by Noam Chomsky
from AlterNet Website
If the trajectories of revolt in Cairo and
Madison intersected, however, they were headed in opposite directions: in
Cairo toward gaining elementary rights denied by the dictatorship, in
Madison towards defending rights that had been won in long and hard
struggles and are now under severe attack.
There are sure to be far-reaching consequences of what is taking place both in the decaying industrial heartland of the richest and most powerful country in human history, and in what President Dwight Eisenhower called,
...in the words of the State Department in the
1940s, a prize that the U.S. intended to keep for itself and its allies in
the unfolding New World Order of that day.
And correspondingly, that loss of control would threaten the project
of global dominance that was clearly articulated during World War II, and
that has been sustained in the face of major changes in world order since
High-level State Department officials and foreign policy specialists met through the wartime years to lay out plans for the postwar world. They delineated a "Grand Area" that the U.S. was to dominate, including,
As Russia began to grind down Nazi armies after Stalingrad, Grand Area goals extended to as much of Eurasia as possible, at least its economic core in Western Europe.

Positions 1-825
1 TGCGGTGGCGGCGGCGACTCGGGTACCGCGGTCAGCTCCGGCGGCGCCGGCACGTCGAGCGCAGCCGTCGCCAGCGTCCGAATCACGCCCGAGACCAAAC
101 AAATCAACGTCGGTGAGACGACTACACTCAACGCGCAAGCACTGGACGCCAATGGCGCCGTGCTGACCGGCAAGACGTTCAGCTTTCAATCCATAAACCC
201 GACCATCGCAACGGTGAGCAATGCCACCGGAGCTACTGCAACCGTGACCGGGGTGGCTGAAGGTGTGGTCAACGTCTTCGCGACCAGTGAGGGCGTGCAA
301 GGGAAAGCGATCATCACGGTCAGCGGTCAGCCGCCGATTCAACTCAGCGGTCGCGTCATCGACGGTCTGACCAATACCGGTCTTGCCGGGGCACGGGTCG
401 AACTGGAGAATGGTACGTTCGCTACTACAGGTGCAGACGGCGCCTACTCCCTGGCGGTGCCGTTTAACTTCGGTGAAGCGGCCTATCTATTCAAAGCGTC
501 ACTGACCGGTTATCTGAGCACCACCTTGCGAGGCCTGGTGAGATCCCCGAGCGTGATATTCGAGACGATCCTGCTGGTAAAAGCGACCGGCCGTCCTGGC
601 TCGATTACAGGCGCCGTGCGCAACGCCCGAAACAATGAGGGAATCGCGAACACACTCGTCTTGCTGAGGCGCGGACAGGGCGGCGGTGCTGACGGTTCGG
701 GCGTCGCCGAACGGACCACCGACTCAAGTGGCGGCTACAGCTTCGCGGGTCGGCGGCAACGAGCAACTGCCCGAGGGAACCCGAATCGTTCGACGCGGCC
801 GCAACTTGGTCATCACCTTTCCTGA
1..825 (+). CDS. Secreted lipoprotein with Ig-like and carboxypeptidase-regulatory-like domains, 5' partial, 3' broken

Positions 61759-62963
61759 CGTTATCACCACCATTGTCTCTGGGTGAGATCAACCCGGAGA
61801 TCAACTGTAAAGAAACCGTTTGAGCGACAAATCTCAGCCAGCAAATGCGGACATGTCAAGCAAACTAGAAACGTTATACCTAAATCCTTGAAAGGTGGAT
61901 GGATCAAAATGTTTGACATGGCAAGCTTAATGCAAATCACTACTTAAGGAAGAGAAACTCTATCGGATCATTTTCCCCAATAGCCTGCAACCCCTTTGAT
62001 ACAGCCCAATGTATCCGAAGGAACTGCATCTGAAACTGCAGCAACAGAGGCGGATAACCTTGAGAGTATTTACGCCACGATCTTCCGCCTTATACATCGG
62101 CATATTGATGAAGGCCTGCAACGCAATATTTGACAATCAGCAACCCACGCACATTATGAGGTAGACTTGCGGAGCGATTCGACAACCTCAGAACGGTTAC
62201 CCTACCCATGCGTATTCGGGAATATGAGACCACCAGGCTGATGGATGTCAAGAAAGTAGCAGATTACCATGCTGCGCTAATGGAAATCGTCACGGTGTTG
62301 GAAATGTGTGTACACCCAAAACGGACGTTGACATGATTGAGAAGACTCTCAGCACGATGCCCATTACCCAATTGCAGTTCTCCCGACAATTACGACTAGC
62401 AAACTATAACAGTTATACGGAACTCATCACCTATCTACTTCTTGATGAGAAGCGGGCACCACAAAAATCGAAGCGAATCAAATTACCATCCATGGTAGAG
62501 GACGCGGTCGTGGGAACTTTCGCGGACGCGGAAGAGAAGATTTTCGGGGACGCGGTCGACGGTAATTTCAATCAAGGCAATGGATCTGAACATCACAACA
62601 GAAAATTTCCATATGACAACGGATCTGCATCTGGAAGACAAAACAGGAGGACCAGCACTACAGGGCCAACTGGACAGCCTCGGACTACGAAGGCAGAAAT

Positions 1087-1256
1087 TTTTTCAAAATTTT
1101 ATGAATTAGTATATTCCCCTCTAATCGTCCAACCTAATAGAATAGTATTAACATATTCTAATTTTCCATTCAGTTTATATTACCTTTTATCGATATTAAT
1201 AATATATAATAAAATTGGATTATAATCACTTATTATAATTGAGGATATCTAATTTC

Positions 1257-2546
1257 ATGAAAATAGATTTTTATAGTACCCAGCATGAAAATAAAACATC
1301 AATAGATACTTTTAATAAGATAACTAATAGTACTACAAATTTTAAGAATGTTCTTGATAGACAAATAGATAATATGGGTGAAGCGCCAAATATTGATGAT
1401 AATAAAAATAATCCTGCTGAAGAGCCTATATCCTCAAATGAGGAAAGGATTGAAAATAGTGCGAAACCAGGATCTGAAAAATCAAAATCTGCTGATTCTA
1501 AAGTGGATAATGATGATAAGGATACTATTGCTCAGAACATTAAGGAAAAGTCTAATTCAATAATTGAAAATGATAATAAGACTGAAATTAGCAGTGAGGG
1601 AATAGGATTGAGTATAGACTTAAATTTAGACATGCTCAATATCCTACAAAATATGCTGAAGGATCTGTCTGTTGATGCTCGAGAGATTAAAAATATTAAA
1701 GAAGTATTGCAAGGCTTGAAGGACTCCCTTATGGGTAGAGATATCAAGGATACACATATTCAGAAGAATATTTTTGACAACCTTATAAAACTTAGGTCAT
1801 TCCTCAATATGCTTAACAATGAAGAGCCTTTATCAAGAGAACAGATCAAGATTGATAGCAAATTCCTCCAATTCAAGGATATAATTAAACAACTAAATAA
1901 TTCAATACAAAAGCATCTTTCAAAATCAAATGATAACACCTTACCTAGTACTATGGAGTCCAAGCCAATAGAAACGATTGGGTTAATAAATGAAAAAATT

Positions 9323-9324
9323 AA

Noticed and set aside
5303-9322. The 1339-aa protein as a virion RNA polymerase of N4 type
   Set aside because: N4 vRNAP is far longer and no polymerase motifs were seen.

Within the Grand Area, the U.S. would maintain "unquestioned power," with "military and economic supremacy," while ensuring the "limitation of any exercise of sovereignty" by states that might interfere with its global designs.
The careful wartime plans were soon implemented.
It has since become a U.S.-run intervention force, with far-ranging scope, spelled out by NATO Secretary-General Jaap de Hoop Scheffer, who informed a NATO conference that,
...and more generally to protect sea routes used by tankers and other "crucial
infrastructure" of the energy system.
That conclusion was articulated clearly by the Clinton administration, which declared that the U.S. has the right to use military force to ensure,
The same principles governed the invasion of Iraq.
As the U.S. failure to impose its will in Iraq was becoming unmistakable, the actual goals of the invasion could no longer be concealed behind pretty rhetoric. In November 2007, the White House issued a Declaration of Principles demanding that U.S. forces must remain indefinitely in Iraq and committing Iraq to privilege American investors.
Two months later, President
Congress that he would reject legislation that might limit the permanent
stationing of U.S. Armed Forces in Iraq or "United States control of the oil
resources of Iraq" - demands that the U.S. had to abandon shortly after in
the face of Iraqi resistance.
The report discusses internal barriers to
democracy, but ignores the external ones, which as always are significant.
They reveal that by overwhelming majorities, Arabs regard the U.S. and Israel as the major threats they face:
If public opinion were to influence policy, the
U.S. not only would not control the region, but would be expelled from it,
along with its allies, undermining fundamental principles of global
The evidence is overwhelming that democracy is